Criminal drug networks are flooding the U.S. with deadly counterfeit pills according to the U.S. Drug Enforcement Administration. These pills are manufactured by criminal organizations and are often sold on social media and e-commerce platforms, making them available to virtually anyone with internet access. Many of these counterfeit pills are made to resemble prescription drugs such as oxycodone, hydrocodone, and alprazolam. From January to September 2021, more than 9.5 million counterfeit pills were seized–more than the total number seized in 2019 and 2020 combined. DEA lab testing also reveals that 2 out of every 5 counterfeit pills containing fentanyl contains a potentially lethal dose.
Identifying counterfeit pills on the street is difficult. Individuals who manufacture counterfeit pills strive to make them look identical to authentic prescription drugs. The only way to identify counterfeit pills on the street is through field testing. Due to fentanyl and fentanyl analogs’ extreme toxicity, these substances are only found in very small concentrations within counterfeit pills (typically under 5%). These small concentrations make field testing of pills by law enforcement officers and identification of trace levels of synthetic opioids within those pills extremely difficult. Bulk detection technologies lack the sensitivity to detect these trace levels of narcotics. More often than not, bulk detection technology might be able to identify the bulk cutting agent that is being used (acetaminophen, lactose, boric acid, etc.), but leave the actual narcotic or deadly fentanyl undetected.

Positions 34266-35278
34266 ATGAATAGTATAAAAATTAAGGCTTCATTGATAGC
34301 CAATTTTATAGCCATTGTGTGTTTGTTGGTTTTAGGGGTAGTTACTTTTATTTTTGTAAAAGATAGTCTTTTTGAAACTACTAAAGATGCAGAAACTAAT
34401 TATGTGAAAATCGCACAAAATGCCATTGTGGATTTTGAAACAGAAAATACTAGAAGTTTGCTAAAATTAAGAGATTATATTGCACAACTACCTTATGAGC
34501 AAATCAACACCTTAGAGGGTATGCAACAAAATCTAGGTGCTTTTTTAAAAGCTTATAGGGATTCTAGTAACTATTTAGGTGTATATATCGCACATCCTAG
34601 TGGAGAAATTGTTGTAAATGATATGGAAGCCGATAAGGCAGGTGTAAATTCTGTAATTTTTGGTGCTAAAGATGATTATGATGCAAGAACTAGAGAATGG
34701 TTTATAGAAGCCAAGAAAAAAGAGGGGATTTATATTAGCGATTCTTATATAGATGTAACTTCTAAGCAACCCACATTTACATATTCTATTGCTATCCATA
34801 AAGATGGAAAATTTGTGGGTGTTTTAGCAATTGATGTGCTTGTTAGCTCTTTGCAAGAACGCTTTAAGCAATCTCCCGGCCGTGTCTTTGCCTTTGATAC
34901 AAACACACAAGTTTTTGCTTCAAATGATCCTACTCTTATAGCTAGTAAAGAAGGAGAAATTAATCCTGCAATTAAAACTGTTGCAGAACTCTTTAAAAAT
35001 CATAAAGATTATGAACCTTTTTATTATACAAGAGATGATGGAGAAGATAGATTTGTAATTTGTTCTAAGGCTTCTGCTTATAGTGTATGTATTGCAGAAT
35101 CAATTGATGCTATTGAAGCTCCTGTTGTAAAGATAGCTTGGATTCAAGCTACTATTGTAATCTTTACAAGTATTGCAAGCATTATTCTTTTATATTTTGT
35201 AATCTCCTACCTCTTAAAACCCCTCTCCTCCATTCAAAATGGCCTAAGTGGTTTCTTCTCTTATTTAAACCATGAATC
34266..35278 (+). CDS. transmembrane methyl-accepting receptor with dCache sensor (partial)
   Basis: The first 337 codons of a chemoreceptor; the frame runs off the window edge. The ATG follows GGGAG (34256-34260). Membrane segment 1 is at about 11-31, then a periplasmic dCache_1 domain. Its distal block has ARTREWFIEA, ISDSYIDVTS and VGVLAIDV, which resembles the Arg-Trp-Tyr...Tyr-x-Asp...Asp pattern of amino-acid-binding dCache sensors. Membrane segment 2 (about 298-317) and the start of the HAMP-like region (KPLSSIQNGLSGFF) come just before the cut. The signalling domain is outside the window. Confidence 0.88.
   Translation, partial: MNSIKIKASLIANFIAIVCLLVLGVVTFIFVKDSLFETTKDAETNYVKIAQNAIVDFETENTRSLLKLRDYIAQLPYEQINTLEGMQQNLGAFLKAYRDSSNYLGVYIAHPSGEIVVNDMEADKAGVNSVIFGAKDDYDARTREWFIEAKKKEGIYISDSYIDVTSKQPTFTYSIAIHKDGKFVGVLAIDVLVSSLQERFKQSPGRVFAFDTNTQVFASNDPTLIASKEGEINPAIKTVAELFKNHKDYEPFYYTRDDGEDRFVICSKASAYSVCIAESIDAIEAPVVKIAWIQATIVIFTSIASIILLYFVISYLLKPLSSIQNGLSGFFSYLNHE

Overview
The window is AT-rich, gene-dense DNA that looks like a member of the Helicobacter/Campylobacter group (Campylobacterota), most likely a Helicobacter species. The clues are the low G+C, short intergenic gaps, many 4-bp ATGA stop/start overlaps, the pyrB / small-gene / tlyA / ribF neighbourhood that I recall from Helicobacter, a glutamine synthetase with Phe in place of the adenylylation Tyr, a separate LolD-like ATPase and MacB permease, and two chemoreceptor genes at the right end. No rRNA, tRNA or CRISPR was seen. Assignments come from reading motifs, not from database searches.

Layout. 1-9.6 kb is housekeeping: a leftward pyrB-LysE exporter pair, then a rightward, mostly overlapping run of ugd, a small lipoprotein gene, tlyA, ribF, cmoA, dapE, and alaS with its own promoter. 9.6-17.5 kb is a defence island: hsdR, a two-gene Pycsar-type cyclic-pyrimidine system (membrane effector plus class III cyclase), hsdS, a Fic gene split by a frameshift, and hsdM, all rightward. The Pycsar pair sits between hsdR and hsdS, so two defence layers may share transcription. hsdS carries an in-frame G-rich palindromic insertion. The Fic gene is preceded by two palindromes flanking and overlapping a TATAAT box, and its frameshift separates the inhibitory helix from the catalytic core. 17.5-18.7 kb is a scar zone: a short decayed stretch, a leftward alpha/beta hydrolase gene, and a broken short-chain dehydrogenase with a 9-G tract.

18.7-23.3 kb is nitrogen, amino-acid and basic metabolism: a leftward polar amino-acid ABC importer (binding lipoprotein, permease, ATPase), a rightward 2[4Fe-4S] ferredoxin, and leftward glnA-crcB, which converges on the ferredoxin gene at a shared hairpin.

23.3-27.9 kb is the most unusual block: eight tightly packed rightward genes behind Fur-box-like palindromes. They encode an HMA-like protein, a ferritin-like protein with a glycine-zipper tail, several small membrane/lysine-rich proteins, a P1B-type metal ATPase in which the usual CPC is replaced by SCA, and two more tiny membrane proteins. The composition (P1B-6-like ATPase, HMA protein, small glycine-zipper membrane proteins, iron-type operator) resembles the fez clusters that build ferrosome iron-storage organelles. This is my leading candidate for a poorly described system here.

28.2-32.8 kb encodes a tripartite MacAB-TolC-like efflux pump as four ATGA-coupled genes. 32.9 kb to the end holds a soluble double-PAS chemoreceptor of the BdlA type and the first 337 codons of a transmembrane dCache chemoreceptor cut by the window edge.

Above: Front and back photos of authentic oxycodone pills as provided by the U.S. Drug Enforcement Administration
Above: Front and back photos of counterfeit oxycodone pills as provided by the U.S. Drug Enforcement Administration
The MX908 excels at detecting trace-level narcotics in cutting agents like the mixtures found in counterfeit pills. Due to the high level of sensitivity, the MX908 can see through bulk cutting agents and identify controlled substances like fentanyl and its analogs. This capability allows for the easy identification of counterfeits on the street and allows law enforcement officers to safely further their investigation without waiting on results from a core forensics laboratory. The MX908 is also armed with a Fentanyl Analog Classifier which can identify a common molecular structure found in 2000+ fentanyl analogs. This gives the MX908 the capability to alarm for a wide range of suspected fentanyl analogs.
This capability provides users with a “future-proof” method of detecting fentanyl analogs to stay ahead of criminals who may alter the chemical structure of the drug to avoid other detection techniques.
To learn more about the MX908 and how it compares to bulk technologies when it comes to identifying street fentanyl, check out this case study.
1. United States Drug Enforcement Administration, One Pill Can Kill Public Safety Alert, September 2021, https://www.dea.gov/onepill
2. United States Drug Enforcement Administration, Counterfeit Pills Fact Sheet, September 2021, https://www.dea.gov/sites/default/files/2021-09/DEA_Fact_Sheet-Counterfeit_Pills.pdf